Archive for June, 2020

Microscopic atmospheric particles & Pioneer 10

Alexander Morse, researcher at Rockefeller Institute, reports CO₂ emissions will fall 5% this year. CO₂ has fallen by 20% in Wuhan, while microscopic atmospheric debris fell by 71% since March 24th in India.

Neither Morse, nor we, are suggesting this is the solution to our ecological problems, or that we focus on anything outside health and relief right now, but such a dramatic reduction is important knowledge.

(Pioneer 10’s images of Jupiter, from NASA, where everything is free.)

For the future, we could try carbon-cost programs. Some estimates of social costs per ton run to $400: The Obama administration estimated between $42 to $62 per ton; the Trump administration between $1 to $7 per ton.

So let’s turn to the states, where initiatives have generated about 50% of growth in renewables. And not a zero sum: Between 1970 and 2017 a witch’s brew of pollutants fell by 73%, while GDP grew by 270%.

If you can see the western sky this evening, look for red giant Alderbaran blazing to the left of Venus.

If all is well, Pioneer 10, launched in 1972 & last heard from across 7.6B miles in 2003, is still heading out. Weighing <600 pounds, carrying pictures of a man & a woman, the solar system, and how to find us relative to 14 pulsars, it should pass Aldebaran in 2 million years. We know how to do this stuff. Analysis here: Cool graphic:

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May state employment: At what cost?

The Bureau of Labor Statistics released state-level employment data for May this morning. Looking over the last two months, where things stand since March, largest job losses are in Hawaii, Michigan, New York, and Nevada, all around 20%. There’s a big cluster of states that lost about 15% of their employment over the two months, including the Eastern states not listed above, and Kentucky. Clustered just above 10% are many large Western and Midwestern states, West Virginia, North Carolina, and New Mexico. Those down 10% and less include more of the Southern states, and the Plains and Mountain states. Smallest two-month declines were in Oklahoma and Utah, -6%, followed by Arkansas, Arizona, Idaho, Mississippi, and Nebraska, all -7%.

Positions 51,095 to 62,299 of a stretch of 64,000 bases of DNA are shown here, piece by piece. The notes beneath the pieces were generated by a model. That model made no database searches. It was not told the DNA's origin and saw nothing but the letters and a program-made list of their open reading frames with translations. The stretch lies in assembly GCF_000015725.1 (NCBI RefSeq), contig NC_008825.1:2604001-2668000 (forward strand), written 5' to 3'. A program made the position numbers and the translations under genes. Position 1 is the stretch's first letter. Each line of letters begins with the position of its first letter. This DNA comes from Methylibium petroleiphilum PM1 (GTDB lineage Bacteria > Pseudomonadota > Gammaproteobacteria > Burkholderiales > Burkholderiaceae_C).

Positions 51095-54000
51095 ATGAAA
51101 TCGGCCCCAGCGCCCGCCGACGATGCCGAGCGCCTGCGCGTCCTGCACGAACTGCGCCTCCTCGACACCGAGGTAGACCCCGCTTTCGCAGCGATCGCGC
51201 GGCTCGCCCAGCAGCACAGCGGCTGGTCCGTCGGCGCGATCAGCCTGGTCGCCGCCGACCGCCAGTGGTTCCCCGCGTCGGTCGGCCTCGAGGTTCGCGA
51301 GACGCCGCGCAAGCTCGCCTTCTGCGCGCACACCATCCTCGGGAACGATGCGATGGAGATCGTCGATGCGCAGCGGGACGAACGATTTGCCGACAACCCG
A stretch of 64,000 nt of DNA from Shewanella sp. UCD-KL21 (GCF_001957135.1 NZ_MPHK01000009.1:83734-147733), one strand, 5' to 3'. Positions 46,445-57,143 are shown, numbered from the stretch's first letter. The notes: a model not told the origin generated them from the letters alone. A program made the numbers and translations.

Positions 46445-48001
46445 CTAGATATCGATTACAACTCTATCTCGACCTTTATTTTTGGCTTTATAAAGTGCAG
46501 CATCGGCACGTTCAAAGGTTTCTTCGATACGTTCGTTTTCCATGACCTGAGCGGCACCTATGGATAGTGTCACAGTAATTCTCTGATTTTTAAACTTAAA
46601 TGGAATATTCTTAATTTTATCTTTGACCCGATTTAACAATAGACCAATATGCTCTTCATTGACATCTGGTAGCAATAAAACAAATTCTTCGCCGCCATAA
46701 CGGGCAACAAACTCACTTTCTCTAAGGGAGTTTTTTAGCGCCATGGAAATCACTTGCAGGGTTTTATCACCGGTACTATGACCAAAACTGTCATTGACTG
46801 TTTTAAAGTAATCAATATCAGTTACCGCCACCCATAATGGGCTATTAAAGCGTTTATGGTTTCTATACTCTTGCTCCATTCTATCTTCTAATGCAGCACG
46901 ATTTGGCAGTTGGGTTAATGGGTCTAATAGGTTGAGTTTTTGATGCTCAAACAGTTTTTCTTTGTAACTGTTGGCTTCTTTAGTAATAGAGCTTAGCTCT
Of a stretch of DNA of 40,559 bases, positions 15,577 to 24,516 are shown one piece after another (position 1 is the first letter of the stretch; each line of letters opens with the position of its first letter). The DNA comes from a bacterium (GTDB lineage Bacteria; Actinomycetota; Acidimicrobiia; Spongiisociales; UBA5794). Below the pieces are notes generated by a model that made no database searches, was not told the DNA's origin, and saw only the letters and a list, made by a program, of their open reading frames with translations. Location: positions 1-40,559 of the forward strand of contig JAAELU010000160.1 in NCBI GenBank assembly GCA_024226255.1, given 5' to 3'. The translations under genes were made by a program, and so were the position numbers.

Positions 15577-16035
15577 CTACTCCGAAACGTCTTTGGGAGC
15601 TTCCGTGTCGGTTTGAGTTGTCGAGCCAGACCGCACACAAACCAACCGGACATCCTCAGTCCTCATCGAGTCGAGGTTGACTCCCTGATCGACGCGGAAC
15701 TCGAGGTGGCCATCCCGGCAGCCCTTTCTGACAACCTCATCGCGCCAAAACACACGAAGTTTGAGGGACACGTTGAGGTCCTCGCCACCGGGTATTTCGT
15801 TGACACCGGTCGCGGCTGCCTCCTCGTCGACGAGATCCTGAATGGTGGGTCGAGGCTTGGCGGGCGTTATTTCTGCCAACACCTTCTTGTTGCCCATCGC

Our diffusions indexes, which were all 0 in April, except one case of construction hiring, rose to a broad 49 overall, with Leisure & Hospitality, 49, leading the way, followed by education and health, 47, trade/transport & construction, 46, and professional/business services 38. Government work was up in only 2 states, Wisconsin and New Mexico, and DC.

Looking at Leisure & Hospitality employment, only the District of Columbia and Hawaii added to April losses in May, now down 63% for the two months combined. In Oklahoma and Montana L&H work is down only 10% over the two months, and New York, -56%, Massachusetts, -52%, with Delaware & Michigan, 49%, close behind. The largest losses are heavily concentrated in the Northeast and Midwest, with L&H employment off between 40 and 63% in fifteen states. California, Oregon and Connecticut are at the bottom of that column, within striking distance of -40%.

Losses of, very roughly, 10%, in Oklahoma and Montana, to 35%, Maine, Ohio, Wisconsin, are concentrated in the Mid- and South-West, the mid-Atlantic, and the Southeast. Losses in the Plains states all round to about 20%, and in the Mountain West and across the Southwest generally to the high teens. In Utah, Idaho and Tennessee L&H losses total about -15%. None of this is surprising, and there does seem to be a relaxation between more lax state policies, for now. L&H work in Alaska is down 25%.

This is a noisy series with small samples. Largest declines in unemployment rates occurred in Mississippi & Kentucky, around -5.6 pps; in Indiana, Nevada & Arizona, around 5pps; in Vermont, Ohio, Alabama, and Tennessee, around -4pps. Unemployment rates rose in Minnesota, Connecticut & Florida, and lost less than 1 percentage point in Texas, Wyoming, New York, and Alaska.

We’d be more encouraged by all of this of 8 more states hadn’t crossed over the line into the “spreading quickly” red zone this morning in the tracker we sent around on Monday.

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